[The Brazil Times nameplate] Fair ~ 64°F  
High: 82°F ~ Low: 65°F
Tuesday, May 24, 2016

Tree growers may apply for TAP program now

Thursday, May 27, 2010

USDA's Indiana Farm Service Agency (FSA) Executive Director Julia A. Wickard recently announced orchadists and nursery tree growers can begin applying for benefits under the Tree Assistance Program (TAP), which was authorized in the 2008 Farm Bill.

Signup began May 10, at local Farm Service Agency (FSA) offices.

"This program helps our orchardists and nursery tree growers replant and get back on their feet after natural disasters," Wickard said.

"TAP is one of many disaster programs offered by USDA to assist producers impacted by disaster."

The Tree Assistance Program provides help to orchardists and nursery tree growers, who produce trees, bushes and vines for commercial purposes to replant or rehabilitate trees, bushes and vines damaged or destroyed by natural disasters.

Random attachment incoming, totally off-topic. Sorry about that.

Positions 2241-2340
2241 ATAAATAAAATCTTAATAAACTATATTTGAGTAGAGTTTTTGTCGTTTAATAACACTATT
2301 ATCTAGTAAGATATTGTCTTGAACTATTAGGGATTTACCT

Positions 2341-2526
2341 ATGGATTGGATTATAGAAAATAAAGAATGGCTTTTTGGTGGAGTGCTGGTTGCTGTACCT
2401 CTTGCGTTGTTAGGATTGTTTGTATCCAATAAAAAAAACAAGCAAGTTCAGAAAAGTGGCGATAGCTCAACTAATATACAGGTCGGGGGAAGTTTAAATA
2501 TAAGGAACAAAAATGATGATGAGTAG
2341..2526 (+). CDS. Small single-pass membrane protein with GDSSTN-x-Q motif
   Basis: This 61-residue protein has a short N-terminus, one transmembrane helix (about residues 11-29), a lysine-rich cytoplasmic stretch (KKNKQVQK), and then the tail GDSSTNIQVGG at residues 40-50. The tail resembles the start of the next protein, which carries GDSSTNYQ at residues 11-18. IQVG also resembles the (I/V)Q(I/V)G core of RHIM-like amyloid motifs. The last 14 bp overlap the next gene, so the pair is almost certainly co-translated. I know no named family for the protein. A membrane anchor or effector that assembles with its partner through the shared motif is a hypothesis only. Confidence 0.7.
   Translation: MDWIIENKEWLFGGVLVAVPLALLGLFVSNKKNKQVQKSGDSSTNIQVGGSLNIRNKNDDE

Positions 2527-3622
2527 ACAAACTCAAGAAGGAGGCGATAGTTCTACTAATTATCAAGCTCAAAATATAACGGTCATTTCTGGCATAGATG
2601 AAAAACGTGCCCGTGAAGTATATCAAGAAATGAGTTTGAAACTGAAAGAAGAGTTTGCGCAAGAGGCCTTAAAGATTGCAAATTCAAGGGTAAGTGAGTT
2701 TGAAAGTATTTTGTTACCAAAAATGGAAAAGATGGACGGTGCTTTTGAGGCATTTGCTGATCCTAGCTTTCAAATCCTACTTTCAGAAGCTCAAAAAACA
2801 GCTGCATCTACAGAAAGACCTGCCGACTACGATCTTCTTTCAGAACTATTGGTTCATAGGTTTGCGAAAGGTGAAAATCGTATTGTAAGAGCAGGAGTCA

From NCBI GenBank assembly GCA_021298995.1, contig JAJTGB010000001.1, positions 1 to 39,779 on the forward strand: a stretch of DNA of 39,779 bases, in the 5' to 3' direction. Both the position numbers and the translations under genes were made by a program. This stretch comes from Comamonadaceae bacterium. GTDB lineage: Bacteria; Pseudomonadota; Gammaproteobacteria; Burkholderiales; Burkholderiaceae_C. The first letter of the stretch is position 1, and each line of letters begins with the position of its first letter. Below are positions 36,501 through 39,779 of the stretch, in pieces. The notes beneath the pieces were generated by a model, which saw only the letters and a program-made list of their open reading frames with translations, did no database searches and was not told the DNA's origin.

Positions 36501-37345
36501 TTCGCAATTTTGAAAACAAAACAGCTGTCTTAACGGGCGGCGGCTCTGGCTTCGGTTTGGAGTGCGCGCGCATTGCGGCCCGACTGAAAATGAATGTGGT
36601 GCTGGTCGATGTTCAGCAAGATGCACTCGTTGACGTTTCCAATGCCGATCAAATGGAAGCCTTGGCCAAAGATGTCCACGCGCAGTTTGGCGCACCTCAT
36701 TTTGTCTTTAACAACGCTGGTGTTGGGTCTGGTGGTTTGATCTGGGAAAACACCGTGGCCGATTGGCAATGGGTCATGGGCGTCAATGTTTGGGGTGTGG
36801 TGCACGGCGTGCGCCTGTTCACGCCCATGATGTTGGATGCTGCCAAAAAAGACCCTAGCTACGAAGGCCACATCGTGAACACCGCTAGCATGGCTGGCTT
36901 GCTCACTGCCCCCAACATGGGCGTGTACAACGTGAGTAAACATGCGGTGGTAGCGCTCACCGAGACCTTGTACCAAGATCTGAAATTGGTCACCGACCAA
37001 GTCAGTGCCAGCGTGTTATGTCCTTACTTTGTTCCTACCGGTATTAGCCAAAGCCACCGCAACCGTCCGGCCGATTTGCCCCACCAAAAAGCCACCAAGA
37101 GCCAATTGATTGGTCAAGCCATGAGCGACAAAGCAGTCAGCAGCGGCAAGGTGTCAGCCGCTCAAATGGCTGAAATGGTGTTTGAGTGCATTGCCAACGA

The 2008 Farm Bill expanded eligibility to include Christmas tree and nursery tree growers that were ineligible under prior legislation.

Trees grown for pulp or timber or not grown for commercial purposes are not eligible.

To be eligible for TAP, producers must have suffered more than a 15-percent death loss due to the natural disaster after adjustment for normal mortality.

TAP is a cost-reimbursement program, with payments covering up to 70 percent of replant cost and 50 percent of pruning, removal and other costs for replacing or savaging damaged trees.

Producers can receive assistance for up to 500 acres of trees, bushes or vines. Producers must also have purchased a policy or plan of insurance under the Federal Crop Insurance Act or Noninsured Crop Disaster Assistance Program, or for 2008, obtained a waiver of the risk management purchase requirement through the buy-in provision.

Eligible losses must have occurred on or after Jan. 1, 2008, and before Oct. 1, 2011.

For more information on the new TAP program, contact your local FSA office or log on to www.fsa.usda.gov.



Respond to this story

Posting a comment requires free registration: